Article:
A little hair of the dog (Alex)
Dylan and I had settled into a bit of a routine. We were both on the same schedule, work study with Doctor Forrester on Monday, Wednesday, Friday at 3 pm until 6. We were making a lot of progress, and had categorized most of Forrester’s library within the first two weeks. Once, maybe twice a week, we’d go get some coffee afterward, and talk.
Dylan was different. I’d known that since we first encountered each other again, but sometimes I could see it in conversation. Yeah, he was physically different, of course. But he was also quieter. When we knew each other in Israel, he always had a goofy smile, made silly jokes. Now, not so much. Occasionally I had to prod a little to get him to talk at all. It was disconcerting.
This day was different. I’d been delayed in class, and I got to Doctor Forrester’s office a few minutes late.
When I walked in the door, Dylan looked like… I don’t know. Like he was sick. His face was pale, and he was staring out the window, not actually doing anything, and he was breathing really quickly.
“Hey,” I said. “Are you okay?”
He looked at me, startled. He was wearing sunglasses in the office, something he did pretty frequently, now that I thought about it. It was almost like he was hung over. But Dylan didn’t drink. At least he didn’t used to.
“Yeah,” he said. “I’m all right, just a rough morning.”
“You want to talk about it?”
“No,” he said.
Well, that wasn’t ambiguous.
We went to work, sorting through the last of Forrester’s collection. Next time we’d be moving over to the library of rare books and manuscripts to start searching for additional materials. I dreaded the change. Not because there was anything horrible about it, but mostly because I’d come to really enjoy our sessions in Forrester’s office.
Speak of the devil. The door opened, and Forrester stumbled in.
His eyes went to Dylan, saw his pale face and sunglasses, and he grinned. “Good afternoon, you two. The morning after is always a little rough, isn’t it Dylan.”
Dylan sort of grunted, didn’t really answer.
“A little hair of the dog?”
“No thank you, sir.”
That was the first time I came close to really disliking Forrester.
An hour later we were sitting in the coffee shop. He was looking worse, his face even paler than before. I said, “Dylan, I’m worried about you. You sure you’re okay?”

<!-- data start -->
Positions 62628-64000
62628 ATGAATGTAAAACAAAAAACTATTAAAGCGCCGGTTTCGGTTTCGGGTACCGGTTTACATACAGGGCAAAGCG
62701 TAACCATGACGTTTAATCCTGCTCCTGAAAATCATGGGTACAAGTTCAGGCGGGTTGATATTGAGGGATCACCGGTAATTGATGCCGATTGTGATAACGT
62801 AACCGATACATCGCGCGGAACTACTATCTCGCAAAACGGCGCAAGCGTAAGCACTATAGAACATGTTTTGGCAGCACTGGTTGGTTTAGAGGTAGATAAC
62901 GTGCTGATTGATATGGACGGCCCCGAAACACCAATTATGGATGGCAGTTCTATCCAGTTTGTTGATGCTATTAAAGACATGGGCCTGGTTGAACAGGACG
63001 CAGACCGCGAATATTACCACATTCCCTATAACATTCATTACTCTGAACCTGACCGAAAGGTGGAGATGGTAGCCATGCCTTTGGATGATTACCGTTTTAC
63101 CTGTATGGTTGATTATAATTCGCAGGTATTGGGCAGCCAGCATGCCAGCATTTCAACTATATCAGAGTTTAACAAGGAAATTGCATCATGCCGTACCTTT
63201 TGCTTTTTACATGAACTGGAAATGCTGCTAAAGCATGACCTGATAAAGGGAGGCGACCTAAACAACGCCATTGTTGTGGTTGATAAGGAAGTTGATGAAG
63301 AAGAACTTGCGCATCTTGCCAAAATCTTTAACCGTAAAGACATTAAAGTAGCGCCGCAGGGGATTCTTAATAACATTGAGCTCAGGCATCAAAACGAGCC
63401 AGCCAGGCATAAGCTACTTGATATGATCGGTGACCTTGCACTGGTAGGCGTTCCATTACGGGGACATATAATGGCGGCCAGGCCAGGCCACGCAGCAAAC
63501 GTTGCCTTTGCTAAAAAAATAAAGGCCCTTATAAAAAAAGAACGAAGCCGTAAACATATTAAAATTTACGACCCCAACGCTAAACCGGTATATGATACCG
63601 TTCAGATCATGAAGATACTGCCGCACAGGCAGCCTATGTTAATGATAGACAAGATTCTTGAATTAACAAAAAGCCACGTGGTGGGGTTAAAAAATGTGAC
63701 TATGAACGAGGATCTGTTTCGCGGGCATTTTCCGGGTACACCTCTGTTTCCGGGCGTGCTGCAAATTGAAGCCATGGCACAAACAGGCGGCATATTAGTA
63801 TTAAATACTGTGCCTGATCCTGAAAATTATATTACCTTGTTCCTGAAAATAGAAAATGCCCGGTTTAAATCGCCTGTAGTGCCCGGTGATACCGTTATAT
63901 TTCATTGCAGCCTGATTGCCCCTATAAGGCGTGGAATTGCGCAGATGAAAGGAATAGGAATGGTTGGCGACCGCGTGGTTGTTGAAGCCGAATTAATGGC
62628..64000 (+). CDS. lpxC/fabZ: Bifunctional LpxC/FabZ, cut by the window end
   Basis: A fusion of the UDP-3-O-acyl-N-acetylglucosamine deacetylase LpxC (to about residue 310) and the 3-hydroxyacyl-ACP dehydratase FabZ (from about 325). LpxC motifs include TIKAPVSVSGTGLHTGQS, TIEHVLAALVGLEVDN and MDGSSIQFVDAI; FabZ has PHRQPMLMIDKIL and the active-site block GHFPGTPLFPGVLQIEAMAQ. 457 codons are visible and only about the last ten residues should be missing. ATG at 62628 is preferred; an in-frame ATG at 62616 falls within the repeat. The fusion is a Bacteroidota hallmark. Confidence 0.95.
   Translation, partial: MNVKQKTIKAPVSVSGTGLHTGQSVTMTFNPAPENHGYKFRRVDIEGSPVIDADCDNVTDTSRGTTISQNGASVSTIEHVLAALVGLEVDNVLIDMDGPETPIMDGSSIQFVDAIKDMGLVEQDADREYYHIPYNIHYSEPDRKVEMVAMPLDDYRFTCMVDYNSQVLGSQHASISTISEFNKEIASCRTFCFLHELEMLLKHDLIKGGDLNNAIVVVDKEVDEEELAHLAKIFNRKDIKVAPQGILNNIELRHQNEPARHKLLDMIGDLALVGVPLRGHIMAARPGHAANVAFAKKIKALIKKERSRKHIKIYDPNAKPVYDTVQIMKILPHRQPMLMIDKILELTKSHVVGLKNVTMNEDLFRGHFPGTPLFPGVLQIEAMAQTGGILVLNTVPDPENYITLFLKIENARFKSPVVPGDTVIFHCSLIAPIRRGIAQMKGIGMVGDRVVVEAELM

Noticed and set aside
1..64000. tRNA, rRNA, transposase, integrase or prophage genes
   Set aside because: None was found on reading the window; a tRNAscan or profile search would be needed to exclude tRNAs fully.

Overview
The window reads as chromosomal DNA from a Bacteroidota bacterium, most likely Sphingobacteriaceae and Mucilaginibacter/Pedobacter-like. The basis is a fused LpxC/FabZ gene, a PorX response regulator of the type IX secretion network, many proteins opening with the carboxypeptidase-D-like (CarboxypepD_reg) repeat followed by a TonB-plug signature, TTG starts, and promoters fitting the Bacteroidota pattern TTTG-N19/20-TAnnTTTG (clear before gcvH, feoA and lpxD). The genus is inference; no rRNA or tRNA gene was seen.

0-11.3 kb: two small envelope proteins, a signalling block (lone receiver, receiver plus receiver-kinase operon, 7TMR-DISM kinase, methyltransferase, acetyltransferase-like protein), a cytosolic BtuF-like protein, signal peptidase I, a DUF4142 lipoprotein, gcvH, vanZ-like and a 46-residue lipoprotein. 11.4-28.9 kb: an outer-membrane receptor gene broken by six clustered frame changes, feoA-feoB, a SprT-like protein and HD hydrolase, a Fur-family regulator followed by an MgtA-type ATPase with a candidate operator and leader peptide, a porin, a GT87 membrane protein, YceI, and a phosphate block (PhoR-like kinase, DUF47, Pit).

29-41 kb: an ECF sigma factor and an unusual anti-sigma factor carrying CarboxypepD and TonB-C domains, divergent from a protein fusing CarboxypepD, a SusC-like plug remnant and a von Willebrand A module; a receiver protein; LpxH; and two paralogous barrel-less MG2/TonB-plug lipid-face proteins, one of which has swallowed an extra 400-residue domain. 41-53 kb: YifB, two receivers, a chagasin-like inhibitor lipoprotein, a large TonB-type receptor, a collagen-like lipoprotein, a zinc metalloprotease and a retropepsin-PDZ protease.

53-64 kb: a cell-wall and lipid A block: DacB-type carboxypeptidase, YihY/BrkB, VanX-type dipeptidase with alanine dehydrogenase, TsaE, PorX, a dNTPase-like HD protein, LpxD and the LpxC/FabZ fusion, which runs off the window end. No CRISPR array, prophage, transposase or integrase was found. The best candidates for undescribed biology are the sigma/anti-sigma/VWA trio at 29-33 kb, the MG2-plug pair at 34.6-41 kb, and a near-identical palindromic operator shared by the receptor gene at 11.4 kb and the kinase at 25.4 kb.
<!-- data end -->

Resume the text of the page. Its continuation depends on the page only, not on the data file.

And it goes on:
He took off his sunglasses and rubbed his hands against his eyes, and I saw they were shaking.
“Hey,” I said. I leaned forward when he put his hands down, and took one of them in my own. “I know we’ve got our… um… history. But if you need to talk, I’m here.”
He looked almost as startled as I was when I took his hand. He looked at me, and swallowed. I let go, and you know, it kind of hurt to do that.
He shook his head, quickly, then muttered, “Brain injury. I’m not sure I’m going to make it through school. I’m not…”
He tried to say something else, then just stopped. I’d seen him do this several times over the last couple weeks. He’d be saying something, then just clam up. He closed his eyes, took a couple of breaths. Then said, “I’m not … smart. Not like I used to be. Can’t remember things.”
Oh, Dylan. I had to blink back tears.
“Maybe I can help,” I said, very quietly. Please, just say yes. Okay, Kelly was right. I still loved him, and seeing him like this, on a bad day, made me want to go quietly somewhere and cry. Please, I thought, let this man heal. And God, please protect my heart, because I can’t take it breaking it again.
He shook his head. “I don’t know.”
“Well,” I said, sadly. “Think about it.”
“There is one thing,” he said in a husky whisper.
“My doc says… I have to start running again. And … well… you’ve seen how I walk. I need a spotter. Basically someone to follow me and call the ambulance when I fall over.”